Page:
Spike Lee’s ties with Brooklyn are storied. The filmmaker grew up in Fort Greene, where he also established his production offices, while his movies have centered neighborhoods from Bed-Stuy to Red Hook, all filmed on location. And there’s his famed 2014 broadside against the scourge of gentrification, which, among other things, revealed his deep love for the borough. “You have to come with respect,” he said. “There’s a code. There’s people.”
For all his deep roots in Brooklyn, though, the borough has yet to host a major exhibition on Lee. But that’s about to change when “Spike Lee: Creative Sources” opens at the Brooklyn Museum on October 6 (through February 4, 2024).
The show promises an immersive journey through the director’s creative process and sources of inspiration that have kindled his four-decade film career. More than 300 objects will be featured, not limited to paintings, props, musical instruments, photographs, album covers, and movie posters pulled from Lee’s personal collection (which was previously on view at the Academy Museum of Motion Pictures in 2021).
The exhibition, said Kimberli Gant, the museum’s Modern and Contemporary art curator who co-organized it, will offer “a fresh perspective on a cultural icon, focusing on the individuals and influences that have shaped Spike Lee’s body of work, which is so well known today.”
“Creative Sources” will be divided into seven segments. Lee’s beloved borough aside, it will delve into Black history and culture, sports, music, cinema history, family, and politics—motifs that have fueled his cinematic storytelling across films from Do the Right Thing (1989) to Malcolm X (1992) to BlacKkKlansman (2018).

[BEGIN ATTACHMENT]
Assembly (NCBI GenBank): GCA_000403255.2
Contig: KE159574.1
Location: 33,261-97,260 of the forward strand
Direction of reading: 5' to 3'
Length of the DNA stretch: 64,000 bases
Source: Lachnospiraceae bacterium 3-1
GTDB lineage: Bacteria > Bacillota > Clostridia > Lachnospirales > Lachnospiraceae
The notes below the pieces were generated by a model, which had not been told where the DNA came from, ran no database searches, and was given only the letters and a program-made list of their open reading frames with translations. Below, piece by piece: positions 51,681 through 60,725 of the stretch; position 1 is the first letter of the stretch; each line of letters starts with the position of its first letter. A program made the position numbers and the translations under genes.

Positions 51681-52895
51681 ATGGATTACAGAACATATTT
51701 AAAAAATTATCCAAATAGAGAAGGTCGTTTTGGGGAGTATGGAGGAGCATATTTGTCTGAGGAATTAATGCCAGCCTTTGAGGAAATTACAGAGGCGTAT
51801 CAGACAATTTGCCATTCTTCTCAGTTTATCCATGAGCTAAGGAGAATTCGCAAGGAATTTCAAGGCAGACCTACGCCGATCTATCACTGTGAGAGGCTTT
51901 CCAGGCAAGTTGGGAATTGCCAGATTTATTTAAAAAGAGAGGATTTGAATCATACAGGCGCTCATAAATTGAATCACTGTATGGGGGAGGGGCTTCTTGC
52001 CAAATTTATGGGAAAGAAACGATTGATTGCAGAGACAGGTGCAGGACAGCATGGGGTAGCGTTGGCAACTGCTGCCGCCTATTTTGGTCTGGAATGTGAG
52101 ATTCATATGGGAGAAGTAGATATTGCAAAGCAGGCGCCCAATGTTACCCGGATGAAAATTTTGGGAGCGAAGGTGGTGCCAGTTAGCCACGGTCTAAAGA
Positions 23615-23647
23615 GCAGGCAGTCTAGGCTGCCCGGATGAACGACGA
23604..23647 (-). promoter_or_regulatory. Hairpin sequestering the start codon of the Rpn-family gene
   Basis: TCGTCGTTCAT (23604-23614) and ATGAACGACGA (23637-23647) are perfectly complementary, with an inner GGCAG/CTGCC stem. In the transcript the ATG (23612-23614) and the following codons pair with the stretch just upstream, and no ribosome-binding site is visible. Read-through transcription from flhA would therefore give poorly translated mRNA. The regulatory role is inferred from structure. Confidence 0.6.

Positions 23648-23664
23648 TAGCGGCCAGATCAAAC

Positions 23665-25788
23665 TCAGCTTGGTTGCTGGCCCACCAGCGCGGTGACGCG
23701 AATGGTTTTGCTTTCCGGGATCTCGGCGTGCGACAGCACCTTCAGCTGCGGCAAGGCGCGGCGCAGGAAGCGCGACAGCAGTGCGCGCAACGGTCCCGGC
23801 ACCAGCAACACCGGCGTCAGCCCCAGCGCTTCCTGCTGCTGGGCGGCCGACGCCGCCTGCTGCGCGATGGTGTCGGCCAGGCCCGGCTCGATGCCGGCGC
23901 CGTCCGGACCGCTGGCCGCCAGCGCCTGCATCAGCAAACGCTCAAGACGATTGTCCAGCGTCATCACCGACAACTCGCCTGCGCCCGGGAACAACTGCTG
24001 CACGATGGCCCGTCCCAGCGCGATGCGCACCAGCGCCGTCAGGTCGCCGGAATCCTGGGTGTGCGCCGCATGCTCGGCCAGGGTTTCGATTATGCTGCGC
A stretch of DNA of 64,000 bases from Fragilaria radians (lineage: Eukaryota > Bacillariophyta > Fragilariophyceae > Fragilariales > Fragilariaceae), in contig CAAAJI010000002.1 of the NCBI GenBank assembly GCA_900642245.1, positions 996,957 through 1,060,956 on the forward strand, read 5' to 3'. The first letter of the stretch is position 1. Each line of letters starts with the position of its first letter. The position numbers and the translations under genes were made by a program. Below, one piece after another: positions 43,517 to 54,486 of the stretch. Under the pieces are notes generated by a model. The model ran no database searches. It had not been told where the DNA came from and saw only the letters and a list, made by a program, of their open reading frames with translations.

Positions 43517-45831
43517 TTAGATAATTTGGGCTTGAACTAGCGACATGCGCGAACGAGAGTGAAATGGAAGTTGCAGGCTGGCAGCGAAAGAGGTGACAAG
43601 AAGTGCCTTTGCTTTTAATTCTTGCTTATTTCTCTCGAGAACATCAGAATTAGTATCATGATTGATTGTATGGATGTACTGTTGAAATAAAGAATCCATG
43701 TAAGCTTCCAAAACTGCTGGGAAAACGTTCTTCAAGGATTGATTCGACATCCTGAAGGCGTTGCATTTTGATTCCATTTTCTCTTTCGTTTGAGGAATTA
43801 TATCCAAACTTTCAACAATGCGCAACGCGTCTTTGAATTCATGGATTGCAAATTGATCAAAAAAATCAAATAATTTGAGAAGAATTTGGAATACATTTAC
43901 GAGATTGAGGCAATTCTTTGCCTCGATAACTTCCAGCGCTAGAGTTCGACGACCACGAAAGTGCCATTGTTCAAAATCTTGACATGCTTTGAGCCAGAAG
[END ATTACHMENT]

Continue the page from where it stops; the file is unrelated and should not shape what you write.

Each section will feature a clip from one of Lee’s films, with the installation drawing out its thematic underpinnings. His 2020 war drama, Da 5 Bloods, for instance, is paired with propaganda posters from World War II and the Vietnam War featuring cruel stereotypes of Black American soldiers. Lee’s 2000 satire, Bamboozled, which caustically critiqued minstrelsy, will also be shown with its original inspiration, Michael Ray Charles’s potent work Forever Free (Bamboozled) (1997).
Other objects speak to Lee’s embrace of Black excellence. There’s Prince’s iconic “Love Symbol” guitar, a commissioned painting by Kehinde Wiley centered on Jackie Robinson, and images of Black creatives such as actress Lena Horne and writer James Baldwin whose work encompassed the fight for civil rights.
Not least, Brooklyn is represented here as a locale that has shaped Lee and in turn, been shaped by Lee. The exhibition revisits set designs for his Brooklyn-centric films, including Do the Right Thing and She’s Gotta Have It (1986), rounded out with photographs by Tseng Kwong Chi and David Lee, Spike’s younger brother.
“By making Lee’s collection accessible to the public,” said Gant, “this showcase celebrates his legacy while honoring his deep connection to Brooklyn, a place that has been an integral part of his storytelling.”